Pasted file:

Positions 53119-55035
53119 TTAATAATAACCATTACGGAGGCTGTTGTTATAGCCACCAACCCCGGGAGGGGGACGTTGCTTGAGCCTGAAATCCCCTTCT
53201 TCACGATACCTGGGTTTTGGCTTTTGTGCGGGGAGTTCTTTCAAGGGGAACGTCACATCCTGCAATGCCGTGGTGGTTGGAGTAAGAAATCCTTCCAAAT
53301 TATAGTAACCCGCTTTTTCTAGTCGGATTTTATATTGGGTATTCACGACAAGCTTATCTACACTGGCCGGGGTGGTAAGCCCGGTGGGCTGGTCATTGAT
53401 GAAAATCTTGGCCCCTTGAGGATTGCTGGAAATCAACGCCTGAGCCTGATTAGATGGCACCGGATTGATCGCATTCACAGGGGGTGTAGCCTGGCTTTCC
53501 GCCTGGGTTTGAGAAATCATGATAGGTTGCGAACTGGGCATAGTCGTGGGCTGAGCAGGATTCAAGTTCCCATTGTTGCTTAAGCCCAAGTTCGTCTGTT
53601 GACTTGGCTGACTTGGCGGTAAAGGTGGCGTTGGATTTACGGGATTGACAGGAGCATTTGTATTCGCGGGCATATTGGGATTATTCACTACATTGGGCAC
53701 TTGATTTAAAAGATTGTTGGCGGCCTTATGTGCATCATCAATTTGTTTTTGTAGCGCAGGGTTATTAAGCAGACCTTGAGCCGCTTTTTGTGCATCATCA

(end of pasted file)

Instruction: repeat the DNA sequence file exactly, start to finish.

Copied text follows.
Positions 53119-55035
53119 TTAATAATAACCATTACGGAGGCTGTTGTTATAGCCACCAACCCCGGGAGGGGGACGTTGCTTGAGCCTGAAATCCCCTTCT
53201 TCACGATACCTGGGTTTTGGCTTTTGTGCGGGGAGTTCTTTCAAGGGGAACGTCACATCCTGCAATGCCGTGGTGGTTGGAGTAAGAAATCCTTCCAAAT
53301 TATAGTAACCCGCTTTTTCTAGTCGGATTTTATATTGGGTATTCACGACAAGCTTATCTACACTGGCCGGGGTGGTAAGCCCGGTGGGCTGGTCATTGAT
53401 GAAAATCTTGGCCCCTTGAGGATTGCTGGAAATCAACGCCTGAGCCTGATTAGATGGCACCGGATTGATCGCATTCACAGGGGGTGTAGCCTGGCTTTCC
53501 GCCTGGGTTTGAGAAATCATGATAGGTTGCGAACTGGGCATAGTCGTGGGCTGAGCAGGATTCAAGTTCCCATTGTTGCTTAAGCCCAAGTTCGTCTGTT
53601 GACTTGGCTGACTTGGCGGTAAAGGTGGCGTTGGATTTACGGGATTGACAGGAGCATTTGTATTCGCGGGCATATTGGGATTATTCACTACATTGGGCAC
53701 TTGATTTAAAAGATTGTTGGCGGCCTTATGTGCATCATCAATTTGTTTTTGTAGCGCAGGGTTATTAAGCAGACCTTGAGCCGCTTTTTGTGCATCATCA